Adobe brings AIR to Linux
Three distros, more due?
The promised Linux edition of Adobe Systems' AIR 1.5 rich internet application (RIA) play is due to hit Linux today.
AIR 1.5 for Linux follows versions for Windows and the Mac, and has been built for Ubuntu version 7.10 and above, the Fedora core 8.0 and above, and openSuSE 10.3 and above.
AIR 1.5 will run on Linux distros that use an RPM package manager, so that also covers Mandriva Linux, Linux for the PlayStation 2, Red Flag Linux, Yellow Dog Linux and TurboLinux among others. Adobe, though, is only providing formal support for Ubuntu, Fedora and openSuSE at this stage.
Adrian Ludwig, group product manager for Adobe's Flash platform business unit, told The Reg Adobe wants feedback on what other operating systems AIR should support.
AIR on Linux is part of a campaign to get Adobe's RIA software on mobile devices. Adobe's been relatively late in putting its content development and runtime tools on Linux, a platform that's suffered as a result for lack of a decent, mass-market media player.
Lately, though, there's been much talk of mobile devices - phones and netbooks - being the next growth area for Linux. That means potential growth in market share and mind share among developers for companies putting their software on these devices.
Mobile is a market where Adobe's interface rival Microsoft is weak but is making a determined push for the hearts and minds of developers and content creators with its Silverlight browser-based media player. Microsoft's gone as far as support for Firefox in its desire to win. Windows, meanwhile, is seeing some strong uptake on netbooks.
Until lately, Adobe's engaged the classic software launch strategy of releasing first for Windows and Mac and - maybe - following up later with a Linux offering. At least, that's what it did with the Flash Player before version 9, when Windows, Mac and Linux finally shipped together.
Such a delay in availability was OK before application and content creators had an alternative option and when the PC - where Flash Player dominates - was the dominant media player and internet platform.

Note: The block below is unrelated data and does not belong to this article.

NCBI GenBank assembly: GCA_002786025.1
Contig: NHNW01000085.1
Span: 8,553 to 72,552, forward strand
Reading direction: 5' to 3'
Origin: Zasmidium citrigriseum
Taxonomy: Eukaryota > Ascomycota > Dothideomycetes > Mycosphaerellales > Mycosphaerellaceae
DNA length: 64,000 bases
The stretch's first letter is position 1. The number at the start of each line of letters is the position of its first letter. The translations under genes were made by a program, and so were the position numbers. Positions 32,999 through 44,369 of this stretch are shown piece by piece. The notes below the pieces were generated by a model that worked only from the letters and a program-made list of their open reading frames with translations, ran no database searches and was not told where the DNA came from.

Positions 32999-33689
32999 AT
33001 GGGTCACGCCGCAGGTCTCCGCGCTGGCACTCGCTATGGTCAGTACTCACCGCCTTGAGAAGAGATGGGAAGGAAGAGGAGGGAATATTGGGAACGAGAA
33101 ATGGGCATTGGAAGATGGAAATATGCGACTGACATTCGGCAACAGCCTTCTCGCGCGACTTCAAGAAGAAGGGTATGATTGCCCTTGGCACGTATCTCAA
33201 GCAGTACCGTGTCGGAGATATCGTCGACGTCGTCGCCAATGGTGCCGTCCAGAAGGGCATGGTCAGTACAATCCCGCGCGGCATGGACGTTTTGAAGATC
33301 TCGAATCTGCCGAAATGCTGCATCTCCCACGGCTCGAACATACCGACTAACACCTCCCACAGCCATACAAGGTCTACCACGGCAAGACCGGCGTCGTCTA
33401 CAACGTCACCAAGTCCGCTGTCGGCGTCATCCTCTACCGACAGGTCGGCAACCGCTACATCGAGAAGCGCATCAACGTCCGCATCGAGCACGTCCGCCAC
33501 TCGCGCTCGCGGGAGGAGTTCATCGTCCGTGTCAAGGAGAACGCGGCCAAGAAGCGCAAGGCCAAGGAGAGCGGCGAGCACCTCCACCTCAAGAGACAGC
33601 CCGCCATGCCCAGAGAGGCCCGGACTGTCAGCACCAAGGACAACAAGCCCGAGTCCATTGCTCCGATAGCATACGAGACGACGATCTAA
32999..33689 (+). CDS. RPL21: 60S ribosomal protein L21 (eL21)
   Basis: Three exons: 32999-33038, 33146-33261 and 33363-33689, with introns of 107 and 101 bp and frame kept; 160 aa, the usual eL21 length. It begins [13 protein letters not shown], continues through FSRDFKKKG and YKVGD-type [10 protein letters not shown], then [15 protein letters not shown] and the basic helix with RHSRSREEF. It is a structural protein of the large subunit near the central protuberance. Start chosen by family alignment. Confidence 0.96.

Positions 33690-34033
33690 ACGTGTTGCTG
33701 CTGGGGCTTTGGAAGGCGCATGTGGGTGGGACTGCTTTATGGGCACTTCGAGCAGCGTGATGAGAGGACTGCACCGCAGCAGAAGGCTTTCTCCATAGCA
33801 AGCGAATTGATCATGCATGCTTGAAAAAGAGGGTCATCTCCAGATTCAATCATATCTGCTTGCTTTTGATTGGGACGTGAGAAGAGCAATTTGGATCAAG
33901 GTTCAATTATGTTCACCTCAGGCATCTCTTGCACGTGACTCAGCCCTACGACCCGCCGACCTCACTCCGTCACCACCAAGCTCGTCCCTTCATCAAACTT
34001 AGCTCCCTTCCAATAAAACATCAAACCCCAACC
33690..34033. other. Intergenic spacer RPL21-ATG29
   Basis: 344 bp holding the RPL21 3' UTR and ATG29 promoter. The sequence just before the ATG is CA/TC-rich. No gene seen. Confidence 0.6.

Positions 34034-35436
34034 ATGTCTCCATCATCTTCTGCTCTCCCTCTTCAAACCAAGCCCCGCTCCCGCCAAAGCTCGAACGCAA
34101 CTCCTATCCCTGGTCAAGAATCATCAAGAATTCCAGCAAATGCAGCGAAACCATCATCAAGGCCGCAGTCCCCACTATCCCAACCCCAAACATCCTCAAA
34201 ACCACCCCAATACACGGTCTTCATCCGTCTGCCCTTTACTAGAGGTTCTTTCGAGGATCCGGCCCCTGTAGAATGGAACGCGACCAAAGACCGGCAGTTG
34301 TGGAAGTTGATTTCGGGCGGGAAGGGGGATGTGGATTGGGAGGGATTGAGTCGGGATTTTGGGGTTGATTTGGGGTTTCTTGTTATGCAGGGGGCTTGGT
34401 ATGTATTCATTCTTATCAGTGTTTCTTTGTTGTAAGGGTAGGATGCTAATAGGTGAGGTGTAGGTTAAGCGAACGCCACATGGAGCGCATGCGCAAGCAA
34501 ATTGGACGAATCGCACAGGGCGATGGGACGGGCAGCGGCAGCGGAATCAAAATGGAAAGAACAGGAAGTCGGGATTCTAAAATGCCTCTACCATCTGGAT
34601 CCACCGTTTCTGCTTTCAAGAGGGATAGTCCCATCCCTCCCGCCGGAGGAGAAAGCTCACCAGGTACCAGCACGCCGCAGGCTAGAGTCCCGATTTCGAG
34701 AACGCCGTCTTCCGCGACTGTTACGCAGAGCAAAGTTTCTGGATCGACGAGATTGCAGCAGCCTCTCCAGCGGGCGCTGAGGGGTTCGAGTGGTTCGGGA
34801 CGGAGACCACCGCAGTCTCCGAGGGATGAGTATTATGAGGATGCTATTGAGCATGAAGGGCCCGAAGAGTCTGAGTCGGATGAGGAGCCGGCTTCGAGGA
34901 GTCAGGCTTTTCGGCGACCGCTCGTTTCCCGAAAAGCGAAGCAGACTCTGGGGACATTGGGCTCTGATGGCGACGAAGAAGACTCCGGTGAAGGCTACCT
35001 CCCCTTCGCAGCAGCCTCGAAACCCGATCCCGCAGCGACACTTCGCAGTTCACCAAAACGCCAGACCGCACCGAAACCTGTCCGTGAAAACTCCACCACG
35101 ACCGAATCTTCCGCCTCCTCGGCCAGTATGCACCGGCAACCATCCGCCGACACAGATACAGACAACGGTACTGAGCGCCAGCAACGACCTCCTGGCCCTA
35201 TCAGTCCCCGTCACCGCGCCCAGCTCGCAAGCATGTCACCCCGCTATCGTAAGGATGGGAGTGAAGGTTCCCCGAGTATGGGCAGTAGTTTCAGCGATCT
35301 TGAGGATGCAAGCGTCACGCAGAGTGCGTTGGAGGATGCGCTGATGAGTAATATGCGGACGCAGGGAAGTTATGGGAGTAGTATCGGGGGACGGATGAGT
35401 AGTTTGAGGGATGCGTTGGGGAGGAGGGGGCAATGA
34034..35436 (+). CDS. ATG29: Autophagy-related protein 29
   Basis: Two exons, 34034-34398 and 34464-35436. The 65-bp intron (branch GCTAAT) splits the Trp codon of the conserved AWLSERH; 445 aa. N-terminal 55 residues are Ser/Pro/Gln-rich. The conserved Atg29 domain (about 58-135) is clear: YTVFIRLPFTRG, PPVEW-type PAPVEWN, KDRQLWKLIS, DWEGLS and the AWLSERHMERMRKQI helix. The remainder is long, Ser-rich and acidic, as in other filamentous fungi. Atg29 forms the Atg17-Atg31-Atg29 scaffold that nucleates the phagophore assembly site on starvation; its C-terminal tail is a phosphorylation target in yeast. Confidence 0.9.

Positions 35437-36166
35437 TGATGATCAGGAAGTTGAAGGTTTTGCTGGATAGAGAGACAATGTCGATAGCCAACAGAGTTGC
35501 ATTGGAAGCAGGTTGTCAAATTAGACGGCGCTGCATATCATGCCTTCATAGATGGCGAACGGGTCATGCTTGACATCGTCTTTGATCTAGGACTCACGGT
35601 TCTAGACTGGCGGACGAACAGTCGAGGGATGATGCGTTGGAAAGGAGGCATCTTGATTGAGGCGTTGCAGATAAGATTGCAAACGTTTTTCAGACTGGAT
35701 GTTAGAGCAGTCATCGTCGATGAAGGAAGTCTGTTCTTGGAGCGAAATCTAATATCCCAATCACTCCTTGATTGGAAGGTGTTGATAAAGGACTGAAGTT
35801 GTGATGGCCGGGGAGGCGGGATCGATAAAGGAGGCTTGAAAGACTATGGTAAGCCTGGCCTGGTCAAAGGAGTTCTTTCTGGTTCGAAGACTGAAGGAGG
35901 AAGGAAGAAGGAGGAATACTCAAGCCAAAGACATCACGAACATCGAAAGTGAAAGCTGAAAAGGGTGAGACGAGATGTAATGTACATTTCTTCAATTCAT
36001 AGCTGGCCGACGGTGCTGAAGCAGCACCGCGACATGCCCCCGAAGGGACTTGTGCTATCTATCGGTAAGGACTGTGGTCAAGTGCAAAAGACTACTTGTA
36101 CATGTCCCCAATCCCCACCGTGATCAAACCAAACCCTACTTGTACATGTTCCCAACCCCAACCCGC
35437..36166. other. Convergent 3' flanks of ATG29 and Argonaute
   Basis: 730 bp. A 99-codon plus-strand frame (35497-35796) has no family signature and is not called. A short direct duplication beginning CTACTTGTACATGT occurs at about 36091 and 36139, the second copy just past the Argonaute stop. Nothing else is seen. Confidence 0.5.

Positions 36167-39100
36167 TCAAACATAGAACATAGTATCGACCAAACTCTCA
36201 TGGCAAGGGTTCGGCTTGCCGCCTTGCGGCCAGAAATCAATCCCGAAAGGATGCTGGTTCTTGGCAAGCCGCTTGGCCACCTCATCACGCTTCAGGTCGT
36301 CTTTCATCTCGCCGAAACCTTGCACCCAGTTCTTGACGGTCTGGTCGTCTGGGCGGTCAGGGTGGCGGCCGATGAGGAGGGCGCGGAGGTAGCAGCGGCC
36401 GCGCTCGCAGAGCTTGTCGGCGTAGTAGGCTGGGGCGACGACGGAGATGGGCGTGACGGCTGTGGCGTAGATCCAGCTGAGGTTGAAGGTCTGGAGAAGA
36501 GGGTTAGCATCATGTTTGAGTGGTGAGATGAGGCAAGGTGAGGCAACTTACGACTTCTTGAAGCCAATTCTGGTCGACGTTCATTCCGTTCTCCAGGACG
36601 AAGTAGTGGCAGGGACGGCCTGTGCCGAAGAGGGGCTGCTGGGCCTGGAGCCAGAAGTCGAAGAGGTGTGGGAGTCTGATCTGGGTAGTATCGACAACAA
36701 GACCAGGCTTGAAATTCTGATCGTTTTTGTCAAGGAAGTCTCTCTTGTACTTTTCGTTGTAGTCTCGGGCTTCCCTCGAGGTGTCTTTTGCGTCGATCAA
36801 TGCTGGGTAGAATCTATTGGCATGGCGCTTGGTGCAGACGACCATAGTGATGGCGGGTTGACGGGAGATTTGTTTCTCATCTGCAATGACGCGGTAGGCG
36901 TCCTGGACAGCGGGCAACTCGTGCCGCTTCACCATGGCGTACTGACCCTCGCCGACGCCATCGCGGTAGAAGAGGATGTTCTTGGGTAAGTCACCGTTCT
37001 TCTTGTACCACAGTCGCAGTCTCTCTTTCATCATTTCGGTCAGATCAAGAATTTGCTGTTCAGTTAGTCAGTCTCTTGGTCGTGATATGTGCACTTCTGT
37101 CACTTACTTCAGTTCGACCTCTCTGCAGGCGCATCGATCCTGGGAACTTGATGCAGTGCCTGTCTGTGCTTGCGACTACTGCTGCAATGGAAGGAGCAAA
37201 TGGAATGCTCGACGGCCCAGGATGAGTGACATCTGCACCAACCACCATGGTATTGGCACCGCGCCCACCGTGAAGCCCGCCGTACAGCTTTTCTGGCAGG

Ludwig said it was important to close the gap as there'd been so many requests for the Linux edition once the version for Windows and Mac shipped. Adobe promised AIR 1.5 for Linux when it shipped the Windows and Mac editions on November 17.
Demand for the Linux edition has been strong since November. "There's nothing as powerful as seeing a whole bunch of tweets saying: 'You need to support this thing'," Ludwig said.
He blamed the Linux lag on the difficulty of building a consistent development and runtime experience for AIR across different distros of Linux.
"We threw around the word 'Linux' like it was a single operating system, but there are three operating systems here," Ludwig said. He said AIR 2.0 would continue this parity and also bring a focus on mobile. AIR 2.0 is due in 2009, but Adobe's not provided a date.®
Easy Install for any RPM or DEB distro
Some assert that Linux's terminal CLI is required to install Adobe AIR. Wrong!
First, install Adobe Flash 10. ;-)
Now, after you download the AIR installer: Using (GNOME's) Nautilus file manager GUI, right-click on the Adobe BIN file and check under the Properties' Permissions tab, to allow executing the file as a program. Next, right-click and Rename the file to remove its .bin extension, so the file name is just AdobeAIRInstaller. Finally, double-click the file to run the Adobe installer, which pops open a new window, requests your authorization (password), and prompts you through the install. That's it.
You'll then find AIR maintenance items in the Ubuntu "Accessories" menu (or in the "Tools" menu of Mandriva Linux 2009). The .air file extension is associated with Adobe's run-time. An AIR application can be removed via the distro RPM or DEB package manager GUI, or by double-clicking its original .air installation file.
Tweets!!!11!!111???OMFG etc. etc.
There's nothing as powerful as seeing a whole bunch of tweets saying: 'You need to support this thing',"
Spoken like a true wanker.
Is there a "Fail of the year" competition?
Linux on what?
Linux on PS2, and Yellowdog? On MIPS & PowerPC, respectively? And TurboLinux? They still make that?
I haven't heard of any of these distros in years. Where did you get that list?